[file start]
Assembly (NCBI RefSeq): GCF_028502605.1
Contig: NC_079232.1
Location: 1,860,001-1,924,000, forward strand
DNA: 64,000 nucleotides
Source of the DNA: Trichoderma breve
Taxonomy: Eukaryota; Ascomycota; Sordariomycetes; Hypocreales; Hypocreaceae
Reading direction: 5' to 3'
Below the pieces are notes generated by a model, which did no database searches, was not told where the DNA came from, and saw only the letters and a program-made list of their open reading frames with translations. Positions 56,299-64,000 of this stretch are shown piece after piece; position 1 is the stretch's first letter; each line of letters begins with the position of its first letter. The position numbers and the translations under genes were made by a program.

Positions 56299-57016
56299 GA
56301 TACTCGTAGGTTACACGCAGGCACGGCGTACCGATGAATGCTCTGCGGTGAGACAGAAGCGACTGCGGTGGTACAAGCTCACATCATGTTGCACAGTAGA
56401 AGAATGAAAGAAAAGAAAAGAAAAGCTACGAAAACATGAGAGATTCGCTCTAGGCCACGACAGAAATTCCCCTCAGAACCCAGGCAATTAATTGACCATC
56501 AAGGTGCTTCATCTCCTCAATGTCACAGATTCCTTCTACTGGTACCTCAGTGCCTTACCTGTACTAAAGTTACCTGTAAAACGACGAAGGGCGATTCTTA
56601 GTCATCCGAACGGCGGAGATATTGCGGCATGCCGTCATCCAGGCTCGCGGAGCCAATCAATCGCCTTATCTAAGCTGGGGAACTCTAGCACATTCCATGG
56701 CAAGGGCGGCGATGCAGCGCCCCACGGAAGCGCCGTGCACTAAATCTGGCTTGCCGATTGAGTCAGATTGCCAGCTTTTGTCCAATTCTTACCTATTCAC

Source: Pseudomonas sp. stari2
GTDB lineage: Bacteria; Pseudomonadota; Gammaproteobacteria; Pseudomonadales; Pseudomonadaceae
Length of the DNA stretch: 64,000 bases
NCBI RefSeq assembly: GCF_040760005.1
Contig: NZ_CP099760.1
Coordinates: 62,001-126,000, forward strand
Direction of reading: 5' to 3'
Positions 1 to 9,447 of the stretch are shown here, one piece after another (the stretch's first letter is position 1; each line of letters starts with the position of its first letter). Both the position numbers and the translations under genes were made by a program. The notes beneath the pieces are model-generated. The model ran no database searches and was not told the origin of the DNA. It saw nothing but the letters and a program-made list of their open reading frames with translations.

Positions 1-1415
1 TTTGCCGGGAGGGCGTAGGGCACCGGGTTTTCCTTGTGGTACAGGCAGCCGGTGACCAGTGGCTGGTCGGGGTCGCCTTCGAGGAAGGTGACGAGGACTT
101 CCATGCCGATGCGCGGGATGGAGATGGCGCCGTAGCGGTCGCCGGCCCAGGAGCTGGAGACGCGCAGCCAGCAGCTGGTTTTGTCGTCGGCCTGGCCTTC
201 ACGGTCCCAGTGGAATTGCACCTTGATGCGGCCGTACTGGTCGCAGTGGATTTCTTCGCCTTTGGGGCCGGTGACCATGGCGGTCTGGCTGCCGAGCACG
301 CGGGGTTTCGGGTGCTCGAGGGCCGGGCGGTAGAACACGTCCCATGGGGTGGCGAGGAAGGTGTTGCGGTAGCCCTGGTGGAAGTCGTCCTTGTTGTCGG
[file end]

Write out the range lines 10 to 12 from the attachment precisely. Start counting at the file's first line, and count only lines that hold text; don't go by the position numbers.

56299 GA
56301 TACTCGTAGGTTACACGCAGGCACGGCGTACCGATGAATGCTCTGCGGTGAGACAGAAGCGACTGCGGTGGTACAAGCTCACATCATGTTGCACAGTAGA
56401 AGAATGAAAGAAAAGAAAAGAAAAGCTACGAAAACATGAGAGATTCGCTCTAGGCCACGACAGAAATTCCCCTCAGAACCCAGGCAATTAATTGACCATC